In parting, here’s a video of Mr. Teare demonstrating the impasto technique in acrylics.

-RG

Wally Wood’s Incompleat Plopular Poetry

« Poetry: the best words in the best order. » — Samuel Taylor Coleridge

Here’s a seldom-seen 1970’s Wally Wood treat: he concocted this irreverent alphabet for Plop! (1973-76), DC Comics’ surprisingly solid yet nearly forgotten gallows humour anthology — forgotten? oh, it’s the same old recipe: just let the material remain out of print for nearly half a century (and counting)*, fold in gradually the dust and grime of neglect, and let wither, uncovered, until utter oblivion is achieved.

While Plopular Poetry is minor ‘woodwork’, it represents some of the best produced by poor Woody at this late stage in his life.

Published in Plop! no. 18 (Nov.-Dec. 1975, DC).
Published in Plop! no. 19 (Jan.-Feb. 1976, DC).
Published in Plop! no. 20 (Mar.-Apr. 1976, DC).
Published in Plop! no. 21 (May-June 1976, DC).
Published in Plop! no. 22 (July-Aug. 1976, DC).
Published in Plop! no. 23 (Sept-Oct. 1976, DC). According to his protégé Ralph Reese, this is Woody doing his own lettering on the poems.
… and that was it. Plop! had run its course, cancelled with its 24th issue, five letters short of an alphabet. Published in Plop! no. 24 (Nov.-Dec. 1976, DC). Were the five final letters ever produced? I’ve been keeping my eyes open all these years… but I’m still waiting.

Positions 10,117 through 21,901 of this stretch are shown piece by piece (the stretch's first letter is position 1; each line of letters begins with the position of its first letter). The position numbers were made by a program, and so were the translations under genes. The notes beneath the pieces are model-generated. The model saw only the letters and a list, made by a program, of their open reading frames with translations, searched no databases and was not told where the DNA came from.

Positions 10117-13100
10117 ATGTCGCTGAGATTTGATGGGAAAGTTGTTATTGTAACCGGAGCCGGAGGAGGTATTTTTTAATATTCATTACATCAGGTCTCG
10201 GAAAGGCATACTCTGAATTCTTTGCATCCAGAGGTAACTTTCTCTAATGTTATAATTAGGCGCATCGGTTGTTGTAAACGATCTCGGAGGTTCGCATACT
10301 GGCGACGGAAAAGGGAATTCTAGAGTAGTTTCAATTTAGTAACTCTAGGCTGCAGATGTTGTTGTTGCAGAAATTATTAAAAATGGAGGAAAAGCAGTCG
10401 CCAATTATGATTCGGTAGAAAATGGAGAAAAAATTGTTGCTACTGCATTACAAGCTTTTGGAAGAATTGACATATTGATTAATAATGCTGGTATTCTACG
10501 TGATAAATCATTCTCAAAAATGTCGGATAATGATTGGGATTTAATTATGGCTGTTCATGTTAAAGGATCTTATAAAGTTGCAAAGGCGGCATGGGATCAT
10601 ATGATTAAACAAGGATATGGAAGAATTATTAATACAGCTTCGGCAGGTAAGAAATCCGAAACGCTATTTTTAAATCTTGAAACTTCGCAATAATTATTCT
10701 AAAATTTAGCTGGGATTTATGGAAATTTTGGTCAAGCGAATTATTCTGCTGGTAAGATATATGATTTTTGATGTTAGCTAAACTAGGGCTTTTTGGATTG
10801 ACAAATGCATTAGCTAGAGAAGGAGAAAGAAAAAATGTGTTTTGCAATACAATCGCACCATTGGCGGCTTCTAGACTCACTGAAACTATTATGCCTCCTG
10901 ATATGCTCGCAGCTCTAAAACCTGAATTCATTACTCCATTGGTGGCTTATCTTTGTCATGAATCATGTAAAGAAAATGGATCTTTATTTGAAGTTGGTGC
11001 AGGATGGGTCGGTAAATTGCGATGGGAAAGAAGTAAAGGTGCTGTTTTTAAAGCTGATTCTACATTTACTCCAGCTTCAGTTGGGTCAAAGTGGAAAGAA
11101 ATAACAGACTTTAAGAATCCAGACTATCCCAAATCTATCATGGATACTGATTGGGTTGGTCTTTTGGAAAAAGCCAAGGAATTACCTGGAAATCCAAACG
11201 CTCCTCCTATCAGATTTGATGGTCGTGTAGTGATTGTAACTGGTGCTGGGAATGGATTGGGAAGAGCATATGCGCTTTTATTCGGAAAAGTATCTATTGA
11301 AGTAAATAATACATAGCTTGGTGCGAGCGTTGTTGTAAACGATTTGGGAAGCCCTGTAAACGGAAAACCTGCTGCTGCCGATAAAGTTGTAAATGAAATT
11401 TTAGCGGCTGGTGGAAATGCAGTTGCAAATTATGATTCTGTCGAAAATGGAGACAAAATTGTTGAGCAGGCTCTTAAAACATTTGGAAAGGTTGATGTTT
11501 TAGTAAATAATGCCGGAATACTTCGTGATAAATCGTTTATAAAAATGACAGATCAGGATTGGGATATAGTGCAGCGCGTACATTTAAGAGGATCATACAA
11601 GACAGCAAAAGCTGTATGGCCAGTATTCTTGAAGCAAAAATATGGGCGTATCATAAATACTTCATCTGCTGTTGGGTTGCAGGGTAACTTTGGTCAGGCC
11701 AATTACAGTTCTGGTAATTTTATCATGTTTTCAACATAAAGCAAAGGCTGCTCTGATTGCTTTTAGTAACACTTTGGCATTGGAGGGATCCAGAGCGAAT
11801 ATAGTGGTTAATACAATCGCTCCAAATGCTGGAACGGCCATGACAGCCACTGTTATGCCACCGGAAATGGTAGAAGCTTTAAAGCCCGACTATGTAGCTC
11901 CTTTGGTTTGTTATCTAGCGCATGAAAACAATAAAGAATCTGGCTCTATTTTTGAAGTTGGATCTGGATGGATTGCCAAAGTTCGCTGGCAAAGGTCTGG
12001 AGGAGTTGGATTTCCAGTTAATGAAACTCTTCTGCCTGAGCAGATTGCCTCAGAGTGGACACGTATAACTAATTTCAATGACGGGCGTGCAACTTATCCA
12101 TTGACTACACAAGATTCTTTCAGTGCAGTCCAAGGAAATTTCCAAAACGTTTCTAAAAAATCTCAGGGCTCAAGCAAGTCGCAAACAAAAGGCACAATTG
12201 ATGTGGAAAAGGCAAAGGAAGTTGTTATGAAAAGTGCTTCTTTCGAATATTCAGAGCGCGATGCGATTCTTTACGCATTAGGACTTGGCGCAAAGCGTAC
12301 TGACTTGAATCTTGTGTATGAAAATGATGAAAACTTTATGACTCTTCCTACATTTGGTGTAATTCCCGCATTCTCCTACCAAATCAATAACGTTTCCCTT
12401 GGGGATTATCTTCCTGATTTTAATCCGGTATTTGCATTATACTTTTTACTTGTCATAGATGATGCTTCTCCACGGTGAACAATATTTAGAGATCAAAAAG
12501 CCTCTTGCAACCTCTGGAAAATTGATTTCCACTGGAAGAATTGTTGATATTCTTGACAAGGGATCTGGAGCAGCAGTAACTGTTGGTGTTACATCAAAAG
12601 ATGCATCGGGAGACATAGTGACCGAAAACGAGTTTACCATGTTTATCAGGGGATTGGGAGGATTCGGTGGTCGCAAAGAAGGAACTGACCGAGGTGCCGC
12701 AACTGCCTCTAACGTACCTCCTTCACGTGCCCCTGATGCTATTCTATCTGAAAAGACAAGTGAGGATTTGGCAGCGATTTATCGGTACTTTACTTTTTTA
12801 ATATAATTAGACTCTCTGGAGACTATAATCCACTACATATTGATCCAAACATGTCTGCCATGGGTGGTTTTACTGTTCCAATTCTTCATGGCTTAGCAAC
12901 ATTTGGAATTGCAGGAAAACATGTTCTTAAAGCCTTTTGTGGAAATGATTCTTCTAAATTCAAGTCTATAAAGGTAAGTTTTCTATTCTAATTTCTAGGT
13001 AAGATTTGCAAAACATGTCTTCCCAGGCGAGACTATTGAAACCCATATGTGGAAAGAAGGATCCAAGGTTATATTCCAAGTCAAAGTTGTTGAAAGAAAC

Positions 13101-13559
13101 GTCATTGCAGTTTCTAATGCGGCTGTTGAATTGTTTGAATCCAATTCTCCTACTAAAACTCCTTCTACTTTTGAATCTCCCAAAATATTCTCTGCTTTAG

As a bonus…

Wood’s cover preliminary for Plop! no. 19’s cover boy, Smokin’ Sanford. Rendered in blue pencil on paper.
A more refined version of Sanford, rendered in graphite over blue pencil.
This is Plop! no. 19 (Jan.-Feb. 1976, DC), Wood’s fourth and final cover for the title, with sidebars and logo design by Sergio Aragonés; edited by his buddy from the EC days (and even earlier), Joe Orlando. Do I detect another, highly meticulous hand in the inking (Ralph Reese comes to mind, but he says he never worked on Plop!, and if one of us is wrong, odds are it’s me), or is Sanford’s wacky tobaccy messing with my mind?
And here’s a glimpse into the creative process! Note the disappearance, in the end, of Sanford’s threads and spectacles.

-RG

*aside from a pair of obscure digest reprints in the mid-eighties.